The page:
Test Automation with Scripting Languages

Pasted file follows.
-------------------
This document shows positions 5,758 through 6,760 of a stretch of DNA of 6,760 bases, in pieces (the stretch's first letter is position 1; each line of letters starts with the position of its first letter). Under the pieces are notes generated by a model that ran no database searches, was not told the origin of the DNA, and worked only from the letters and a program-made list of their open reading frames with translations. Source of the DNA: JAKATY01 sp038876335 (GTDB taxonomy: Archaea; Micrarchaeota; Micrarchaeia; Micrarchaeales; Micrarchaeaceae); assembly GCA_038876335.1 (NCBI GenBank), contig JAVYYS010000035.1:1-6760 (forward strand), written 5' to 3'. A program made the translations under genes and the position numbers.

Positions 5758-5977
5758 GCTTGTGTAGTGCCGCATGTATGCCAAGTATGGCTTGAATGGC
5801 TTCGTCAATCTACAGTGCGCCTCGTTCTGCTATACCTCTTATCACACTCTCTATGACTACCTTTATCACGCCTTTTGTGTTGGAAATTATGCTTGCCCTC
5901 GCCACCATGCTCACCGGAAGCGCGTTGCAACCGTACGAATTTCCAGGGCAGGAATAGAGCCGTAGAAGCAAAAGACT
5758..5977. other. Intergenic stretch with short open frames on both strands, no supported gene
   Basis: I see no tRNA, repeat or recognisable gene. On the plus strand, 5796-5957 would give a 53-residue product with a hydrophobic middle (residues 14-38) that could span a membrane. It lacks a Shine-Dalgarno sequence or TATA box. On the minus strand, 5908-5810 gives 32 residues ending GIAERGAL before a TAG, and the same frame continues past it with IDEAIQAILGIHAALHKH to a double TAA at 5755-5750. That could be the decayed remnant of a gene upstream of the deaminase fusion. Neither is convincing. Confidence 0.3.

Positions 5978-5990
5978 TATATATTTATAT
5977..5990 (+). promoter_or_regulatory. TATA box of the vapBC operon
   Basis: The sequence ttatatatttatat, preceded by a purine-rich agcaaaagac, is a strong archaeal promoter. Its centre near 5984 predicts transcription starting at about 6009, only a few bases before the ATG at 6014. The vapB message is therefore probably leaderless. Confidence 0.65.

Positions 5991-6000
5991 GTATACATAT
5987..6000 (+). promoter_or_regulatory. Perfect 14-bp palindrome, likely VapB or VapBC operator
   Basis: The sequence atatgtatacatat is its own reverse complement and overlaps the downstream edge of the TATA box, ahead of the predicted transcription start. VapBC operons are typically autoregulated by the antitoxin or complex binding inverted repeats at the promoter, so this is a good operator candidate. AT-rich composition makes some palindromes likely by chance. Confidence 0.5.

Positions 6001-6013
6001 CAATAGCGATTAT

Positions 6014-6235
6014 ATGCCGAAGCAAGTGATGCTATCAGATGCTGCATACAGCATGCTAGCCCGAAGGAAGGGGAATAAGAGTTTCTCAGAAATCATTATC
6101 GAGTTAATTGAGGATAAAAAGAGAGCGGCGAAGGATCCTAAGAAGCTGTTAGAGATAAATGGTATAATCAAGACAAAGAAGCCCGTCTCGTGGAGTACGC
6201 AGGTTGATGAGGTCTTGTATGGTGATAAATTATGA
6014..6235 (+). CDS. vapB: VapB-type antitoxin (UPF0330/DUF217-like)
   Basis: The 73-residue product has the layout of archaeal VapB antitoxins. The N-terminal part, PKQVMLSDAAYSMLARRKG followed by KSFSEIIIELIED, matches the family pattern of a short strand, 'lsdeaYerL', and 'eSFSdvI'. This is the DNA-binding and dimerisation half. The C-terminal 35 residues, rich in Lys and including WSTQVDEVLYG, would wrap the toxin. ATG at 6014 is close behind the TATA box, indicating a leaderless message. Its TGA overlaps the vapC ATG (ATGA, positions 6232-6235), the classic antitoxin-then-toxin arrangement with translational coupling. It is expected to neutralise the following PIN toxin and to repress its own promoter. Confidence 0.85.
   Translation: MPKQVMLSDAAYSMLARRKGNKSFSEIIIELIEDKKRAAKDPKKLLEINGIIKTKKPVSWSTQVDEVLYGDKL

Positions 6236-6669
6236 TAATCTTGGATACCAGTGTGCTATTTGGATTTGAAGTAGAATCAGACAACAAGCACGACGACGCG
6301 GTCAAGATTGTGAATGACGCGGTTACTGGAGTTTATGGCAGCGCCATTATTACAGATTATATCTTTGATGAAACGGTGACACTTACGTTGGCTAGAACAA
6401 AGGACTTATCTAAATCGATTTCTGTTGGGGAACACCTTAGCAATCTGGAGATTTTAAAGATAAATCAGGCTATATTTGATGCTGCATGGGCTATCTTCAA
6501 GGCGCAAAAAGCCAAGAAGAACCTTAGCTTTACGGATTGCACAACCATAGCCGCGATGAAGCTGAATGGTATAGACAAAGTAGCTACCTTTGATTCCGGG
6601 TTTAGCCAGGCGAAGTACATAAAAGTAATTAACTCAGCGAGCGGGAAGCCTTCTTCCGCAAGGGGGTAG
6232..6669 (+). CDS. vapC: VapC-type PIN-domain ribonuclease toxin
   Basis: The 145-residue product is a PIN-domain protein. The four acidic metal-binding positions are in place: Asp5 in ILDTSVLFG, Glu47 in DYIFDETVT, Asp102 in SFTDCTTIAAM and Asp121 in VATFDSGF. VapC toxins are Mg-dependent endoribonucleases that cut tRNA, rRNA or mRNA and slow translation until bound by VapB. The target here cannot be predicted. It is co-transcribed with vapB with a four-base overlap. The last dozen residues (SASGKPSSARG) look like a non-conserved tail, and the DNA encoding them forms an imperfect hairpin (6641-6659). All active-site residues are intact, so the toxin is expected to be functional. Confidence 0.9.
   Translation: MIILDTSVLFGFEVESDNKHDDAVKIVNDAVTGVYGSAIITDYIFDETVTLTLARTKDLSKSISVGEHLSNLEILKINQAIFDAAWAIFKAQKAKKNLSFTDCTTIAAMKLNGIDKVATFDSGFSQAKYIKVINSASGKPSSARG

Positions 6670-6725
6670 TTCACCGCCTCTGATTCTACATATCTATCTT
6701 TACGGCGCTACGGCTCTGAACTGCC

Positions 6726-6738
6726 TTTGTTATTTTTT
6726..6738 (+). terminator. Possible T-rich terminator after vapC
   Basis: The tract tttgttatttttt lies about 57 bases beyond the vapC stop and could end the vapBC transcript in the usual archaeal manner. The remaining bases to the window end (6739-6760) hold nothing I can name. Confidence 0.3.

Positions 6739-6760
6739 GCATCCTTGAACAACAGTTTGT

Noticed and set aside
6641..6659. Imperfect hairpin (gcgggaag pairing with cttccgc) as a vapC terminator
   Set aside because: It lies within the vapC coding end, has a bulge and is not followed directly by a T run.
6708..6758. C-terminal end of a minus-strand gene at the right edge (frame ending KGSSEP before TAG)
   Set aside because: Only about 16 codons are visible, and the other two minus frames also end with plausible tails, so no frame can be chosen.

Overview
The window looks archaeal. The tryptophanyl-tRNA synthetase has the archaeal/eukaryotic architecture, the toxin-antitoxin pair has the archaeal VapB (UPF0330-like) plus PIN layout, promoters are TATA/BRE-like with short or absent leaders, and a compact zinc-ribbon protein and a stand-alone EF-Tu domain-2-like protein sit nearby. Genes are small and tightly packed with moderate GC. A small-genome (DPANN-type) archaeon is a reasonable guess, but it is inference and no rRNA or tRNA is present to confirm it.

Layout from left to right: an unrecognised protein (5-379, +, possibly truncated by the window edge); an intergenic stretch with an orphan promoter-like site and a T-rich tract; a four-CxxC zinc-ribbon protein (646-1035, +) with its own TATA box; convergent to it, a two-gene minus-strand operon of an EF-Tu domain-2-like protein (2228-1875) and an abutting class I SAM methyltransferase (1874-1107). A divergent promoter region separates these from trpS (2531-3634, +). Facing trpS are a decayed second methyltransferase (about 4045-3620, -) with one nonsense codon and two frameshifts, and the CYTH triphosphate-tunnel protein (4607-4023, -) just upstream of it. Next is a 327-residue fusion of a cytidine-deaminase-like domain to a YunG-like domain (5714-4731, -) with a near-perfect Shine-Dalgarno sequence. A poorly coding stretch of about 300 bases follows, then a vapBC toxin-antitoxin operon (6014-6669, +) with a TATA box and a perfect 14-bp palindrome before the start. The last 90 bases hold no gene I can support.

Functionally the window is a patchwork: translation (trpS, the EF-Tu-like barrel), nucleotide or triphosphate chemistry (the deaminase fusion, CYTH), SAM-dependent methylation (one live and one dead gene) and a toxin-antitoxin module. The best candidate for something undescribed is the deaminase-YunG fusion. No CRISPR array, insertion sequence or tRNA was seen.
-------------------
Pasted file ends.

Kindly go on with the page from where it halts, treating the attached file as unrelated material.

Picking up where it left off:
By far the biggest change in the field of software testing over the past couple of years has been the increased use of software test automation (programs which test the system under development). Although you can purchase a commercial test automation framework from companies like Mercury (HP), Segue, Rational (IBM), and many others, a more flexible approach is to write custom test automation code. If you write your own test automation code, you can use a fully-compiled language (typically C or C++), an intermediate-compiled language (Java, C#, VB.NET), classic Visual Basic (which I feel is a language in its own category), or a scripting language. Scripting languages are often a good choice of a language for test automation in Agile-style environments, and scripting language automation almost always nicely complement larger and more complex test automation environments. The seven main scripting languages I’ve used for test automation are Perl, JavaScript, VBScript, Python, Ruby, PHP, and PowerShell. I really like all seven of these scripting languages and I think each has strengths and weaknesses. Perl is the grand-daddy of scripting languages and has the advantage of the availability of a huge set of code libraries. JavaScript has the advantages of working very well with Web browser Document Object Models (especially the IE DOM), and with ActiveX / COM objects. VBScript has been around for a long time so you can find tons of example code on the Internet. I see Python as an improved Perl (object oriented capabilities are designed in rather than more or less tacked on). Ruby work very well with Web applications and the RoR framework (Ruby on Rails) in particular. PHP also works very well with Web applications, especially those developed using PHP. And Windows PowerShell is terrific for testing .NET systems because PowerShell can directly call into the .NET Framework. There has been a huge growth of technologies over the past few years and in general it’s no longer possible for testers to have a fairly deep knowledge of every scripting language. But the more you know about a range of different scripting languages, the stronger asset you’ll be to your project team, and the more career growth opportunities you’ll get.
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